What is an Occupational Disease?

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Most people know that if they are injured in an accident on the job, they may be entitled to workers’ compensation benefits. However, not many people are aware that if you develop an occupational disease due to conditions in the workplace, you may also be eligible for benefits.

What is an Occupational Disease? 

Under Nevada law, occupational diseases are covered in NRS Chapter 617. An occupational disease is a medical condition that occurs because of someone’s workplace or work activity. They are typically chronic conditions that have a detrimental impact on a worker’s everyday life. In order to establish that a worker has an occupational disease, it must be demonstrated that there is a connection between the condition and the work performed, that the condition was caused by employment, and that there was nothing outside of work that could have caused the condition. A worker must show with medical evidence that it is more likely than not that their medical condition was caused by their work. If you are diagnosed with an occupational disease, it is crucial that you report it to your employer.

Examples of Occupational Diseases

There is a wide range of medical conditions that could constitute occupational diseases, depending on the work and working conditions. Some examples of occupational diseases include:

  • Repetitive/Stress Injuries—conditions such as carpal tunnel syndrome, tendonitis, and back pain can result from repetitive tasks related to someone’s work.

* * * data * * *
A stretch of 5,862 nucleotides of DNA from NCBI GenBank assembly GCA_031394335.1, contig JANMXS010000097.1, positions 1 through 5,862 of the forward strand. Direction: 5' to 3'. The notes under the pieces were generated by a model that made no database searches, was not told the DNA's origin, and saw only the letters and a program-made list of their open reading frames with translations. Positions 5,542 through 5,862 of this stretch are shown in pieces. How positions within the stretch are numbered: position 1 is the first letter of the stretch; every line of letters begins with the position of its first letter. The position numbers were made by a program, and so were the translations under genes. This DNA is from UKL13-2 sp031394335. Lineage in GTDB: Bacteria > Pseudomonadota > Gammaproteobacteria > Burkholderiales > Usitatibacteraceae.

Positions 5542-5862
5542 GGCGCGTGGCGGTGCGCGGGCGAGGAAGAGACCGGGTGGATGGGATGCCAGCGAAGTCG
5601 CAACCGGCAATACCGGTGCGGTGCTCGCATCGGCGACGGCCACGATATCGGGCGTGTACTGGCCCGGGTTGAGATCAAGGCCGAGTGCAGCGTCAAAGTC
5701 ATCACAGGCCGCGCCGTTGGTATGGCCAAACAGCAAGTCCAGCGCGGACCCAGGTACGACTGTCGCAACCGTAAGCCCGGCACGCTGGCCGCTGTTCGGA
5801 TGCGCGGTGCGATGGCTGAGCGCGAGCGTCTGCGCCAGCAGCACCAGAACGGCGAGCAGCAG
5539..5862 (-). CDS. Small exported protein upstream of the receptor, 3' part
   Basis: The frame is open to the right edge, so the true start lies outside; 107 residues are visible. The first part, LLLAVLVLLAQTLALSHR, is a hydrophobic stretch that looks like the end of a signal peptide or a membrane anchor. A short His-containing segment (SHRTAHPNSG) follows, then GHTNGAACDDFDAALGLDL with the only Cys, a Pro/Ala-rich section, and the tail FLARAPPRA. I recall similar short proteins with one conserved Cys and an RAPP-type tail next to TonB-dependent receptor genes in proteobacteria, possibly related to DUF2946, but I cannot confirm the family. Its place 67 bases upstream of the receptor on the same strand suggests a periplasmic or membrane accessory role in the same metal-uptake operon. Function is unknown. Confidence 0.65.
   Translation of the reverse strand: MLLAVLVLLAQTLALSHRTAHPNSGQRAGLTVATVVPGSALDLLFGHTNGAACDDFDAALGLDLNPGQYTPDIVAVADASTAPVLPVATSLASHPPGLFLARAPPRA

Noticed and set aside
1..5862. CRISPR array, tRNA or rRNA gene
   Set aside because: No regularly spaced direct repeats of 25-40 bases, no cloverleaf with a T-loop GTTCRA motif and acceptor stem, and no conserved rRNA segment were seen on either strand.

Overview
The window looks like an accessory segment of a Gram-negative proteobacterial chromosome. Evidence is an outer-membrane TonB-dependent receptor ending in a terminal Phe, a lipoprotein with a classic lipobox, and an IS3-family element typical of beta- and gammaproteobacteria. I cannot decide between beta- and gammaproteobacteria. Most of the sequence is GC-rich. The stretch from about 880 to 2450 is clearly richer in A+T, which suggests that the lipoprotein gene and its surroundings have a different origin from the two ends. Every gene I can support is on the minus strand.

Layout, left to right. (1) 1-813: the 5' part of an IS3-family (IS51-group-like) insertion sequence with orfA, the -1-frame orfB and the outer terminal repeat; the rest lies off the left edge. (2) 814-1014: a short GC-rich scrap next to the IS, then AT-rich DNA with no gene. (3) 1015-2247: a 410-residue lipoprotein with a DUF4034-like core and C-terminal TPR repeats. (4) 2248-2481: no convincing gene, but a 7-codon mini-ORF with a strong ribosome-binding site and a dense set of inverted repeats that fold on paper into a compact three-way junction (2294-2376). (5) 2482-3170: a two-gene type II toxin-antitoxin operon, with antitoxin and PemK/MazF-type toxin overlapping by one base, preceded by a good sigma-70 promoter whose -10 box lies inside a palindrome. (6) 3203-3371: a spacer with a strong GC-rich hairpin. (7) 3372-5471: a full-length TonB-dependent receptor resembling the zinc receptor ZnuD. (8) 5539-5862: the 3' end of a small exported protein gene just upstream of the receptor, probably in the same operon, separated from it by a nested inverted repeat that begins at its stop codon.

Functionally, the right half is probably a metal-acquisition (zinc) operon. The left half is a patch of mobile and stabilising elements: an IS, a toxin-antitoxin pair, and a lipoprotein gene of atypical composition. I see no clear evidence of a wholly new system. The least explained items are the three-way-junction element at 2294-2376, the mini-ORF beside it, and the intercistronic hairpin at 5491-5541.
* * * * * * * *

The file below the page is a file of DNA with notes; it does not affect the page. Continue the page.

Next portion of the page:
• Hearing Loss—workers who perform their jobs in noisy environments may sustain permanent hearing loss as a result.
  • Asbestosis/Mesothelioma—exposure to asbestos in the workplace can lead to the development of these conditions.
  • Cancer—if exposure to toxic chemicals or other substances in the workplace leads to cancer, then it may be an occupational disease.
  • Skin Conditions—contact or exposure to toxic substances can lead to debilitating skin conditions in some instances.

Occupational Disease and Firefighters

Generally, workers must establish a connection between their jobs and their medical condition in order for it to be considered an occupational disease. For some professions, such as firefighters and arson investigators, there is a presumption that some conditions were caused by the work. For firefighters, these conditions include contagious diseases, heart disease, lung disease, and cancer.

Let GGRM Help

If you suffer from a medical condition that is related to your work, you should have your case reviewed by an experienced workers’ compensation attorney. GGRM has been helping injured workers for over 50 years. To set up your free consultation, contact us online or call us at 702-978-7641 today.